Alastair Clarkson favours faster judgments by the tribunal, at least for incidents at Friday night games.

Alastair Clarkson favours faster judgments by the tribunal, at least for incidents at Friday night games. Photo: Getty Images

Coaching stalwart Alastair Clarkson says the match review panel should deliver verdicts on contentious incidents in Friday night matches before the full round is completed, and hold tribunal hearings as early as Sunday night.

The Hawthorn coach's distaste at public comments surrounding Hawthorn defender Brian Lake's recent choke on North Melbourne's Drew Petrie, including initially by himself and some of his players, has also persuaded him the AFL should gag participant players and officials from commenting on incidents before they are heard by the tribunal.

Clarkson, whose 11-year tenure is the longest unbroken stint of any current AFL coach, said on Monday night he had been too critical of Lake in his press conference after the match, in regards to Petrie's scuffle with Lake that later triggered a four-match suspension.

He said once he had spoken to Lake and seen detailed footage of the incident he had moderated his criticism.

Clarkson offered no opinion on the four-match penalty, but made clear he thought subsequent media appearances by Petrie and Kangaroos coach Brad Scott, who spoke on Channel Seven on the night before the Lake hearing, were not appropriate.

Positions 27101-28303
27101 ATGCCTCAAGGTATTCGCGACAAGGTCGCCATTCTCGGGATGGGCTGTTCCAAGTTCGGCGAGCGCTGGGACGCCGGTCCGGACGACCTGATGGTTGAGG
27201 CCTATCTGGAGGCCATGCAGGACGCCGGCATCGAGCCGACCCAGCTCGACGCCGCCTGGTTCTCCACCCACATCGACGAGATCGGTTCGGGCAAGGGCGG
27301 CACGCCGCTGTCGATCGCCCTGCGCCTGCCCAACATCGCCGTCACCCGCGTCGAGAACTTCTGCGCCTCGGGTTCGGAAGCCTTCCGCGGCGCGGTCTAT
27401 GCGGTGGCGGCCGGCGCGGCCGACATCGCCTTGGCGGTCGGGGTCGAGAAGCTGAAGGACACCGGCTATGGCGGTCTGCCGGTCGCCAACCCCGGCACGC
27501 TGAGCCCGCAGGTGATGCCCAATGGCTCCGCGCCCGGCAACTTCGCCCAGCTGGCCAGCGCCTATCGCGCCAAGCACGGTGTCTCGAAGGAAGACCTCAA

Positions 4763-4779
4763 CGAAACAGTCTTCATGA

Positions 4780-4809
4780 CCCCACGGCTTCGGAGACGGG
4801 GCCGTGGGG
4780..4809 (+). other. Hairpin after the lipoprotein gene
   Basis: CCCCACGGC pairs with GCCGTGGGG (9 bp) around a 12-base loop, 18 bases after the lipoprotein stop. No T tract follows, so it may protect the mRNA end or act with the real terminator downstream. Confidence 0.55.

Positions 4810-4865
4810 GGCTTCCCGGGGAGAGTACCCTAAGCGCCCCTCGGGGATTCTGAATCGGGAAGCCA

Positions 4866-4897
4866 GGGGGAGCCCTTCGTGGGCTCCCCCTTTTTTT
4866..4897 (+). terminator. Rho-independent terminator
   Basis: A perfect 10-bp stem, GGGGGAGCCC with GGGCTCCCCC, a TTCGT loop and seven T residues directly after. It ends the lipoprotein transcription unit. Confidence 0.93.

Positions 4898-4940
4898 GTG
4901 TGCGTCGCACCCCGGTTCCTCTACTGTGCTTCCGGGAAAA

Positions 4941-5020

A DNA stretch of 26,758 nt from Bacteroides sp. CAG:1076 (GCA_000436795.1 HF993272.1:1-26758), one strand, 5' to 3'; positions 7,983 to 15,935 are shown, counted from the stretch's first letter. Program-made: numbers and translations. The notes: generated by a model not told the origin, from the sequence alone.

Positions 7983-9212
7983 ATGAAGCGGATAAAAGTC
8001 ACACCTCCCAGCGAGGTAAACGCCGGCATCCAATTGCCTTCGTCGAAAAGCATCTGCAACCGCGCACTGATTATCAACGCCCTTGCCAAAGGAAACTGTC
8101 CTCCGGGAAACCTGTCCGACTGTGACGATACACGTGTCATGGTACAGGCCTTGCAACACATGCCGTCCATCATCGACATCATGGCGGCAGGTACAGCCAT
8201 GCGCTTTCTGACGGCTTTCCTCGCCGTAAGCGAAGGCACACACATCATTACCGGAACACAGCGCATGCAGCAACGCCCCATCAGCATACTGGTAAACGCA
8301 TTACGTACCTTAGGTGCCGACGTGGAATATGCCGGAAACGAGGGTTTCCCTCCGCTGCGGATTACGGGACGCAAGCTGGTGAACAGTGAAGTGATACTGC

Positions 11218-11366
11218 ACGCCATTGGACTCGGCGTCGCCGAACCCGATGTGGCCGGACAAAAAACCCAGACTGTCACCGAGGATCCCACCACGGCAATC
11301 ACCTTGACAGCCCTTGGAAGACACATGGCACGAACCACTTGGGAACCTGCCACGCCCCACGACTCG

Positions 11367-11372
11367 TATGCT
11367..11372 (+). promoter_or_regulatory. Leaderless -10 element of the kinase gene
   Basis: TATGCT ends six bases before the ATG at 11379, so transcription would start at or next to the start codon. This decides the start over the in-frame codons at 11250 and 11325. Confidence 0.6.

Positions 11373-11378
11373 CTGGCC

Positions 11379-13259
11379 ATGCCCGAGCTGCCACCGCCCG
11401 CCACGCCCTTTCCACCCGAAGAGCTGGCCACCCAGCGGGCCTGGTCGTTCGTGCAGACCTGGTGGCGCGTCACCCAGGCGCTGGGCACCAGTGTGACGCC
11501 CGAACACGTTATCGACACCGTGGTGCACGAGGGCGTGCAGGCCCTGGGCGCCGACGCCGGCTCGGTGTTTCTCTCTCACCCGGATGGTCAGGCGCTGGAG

"We've got a Tuesday-night hearing. 'Scotty' is speaking on Monday night, Drew is on the telly twice over the weekend [and] he's on radio on the weekend," Clarkson told On The Couch.

"What 'Lakey' did wasn't right, and he had to pay a price for that. But the way that it was trotted out across four days, I think as an industry we can do things a hell of a lot better than that."

Given the intense initial scrutiny in the Channel Seven match coverage, which spread over the four days until the tribunal hearing, Clarkson hoped the AFL would, in future, be "ringing both clubs and saying 'Listen, whoever is involved in this incident shouldn't be speaking to anyone involved in the press until the hearing is heard'."

While the match review panel does not begin its adjudication until Monday morning, Clarkson wanted that brought forward, at least for Friday night matches. That would seemingly require a verdict on Saturday, so clubs could prepare for a Sunday night hearing if they wished to challenge judgements.

"Friday night incidents, get them out of the road. if they need to be referred straight to the tribunal (my preference is to) get it to the tribunal as soon as you possibly can," Clarkson said. "That helps everyone . . . and I reckon it would be great for the game."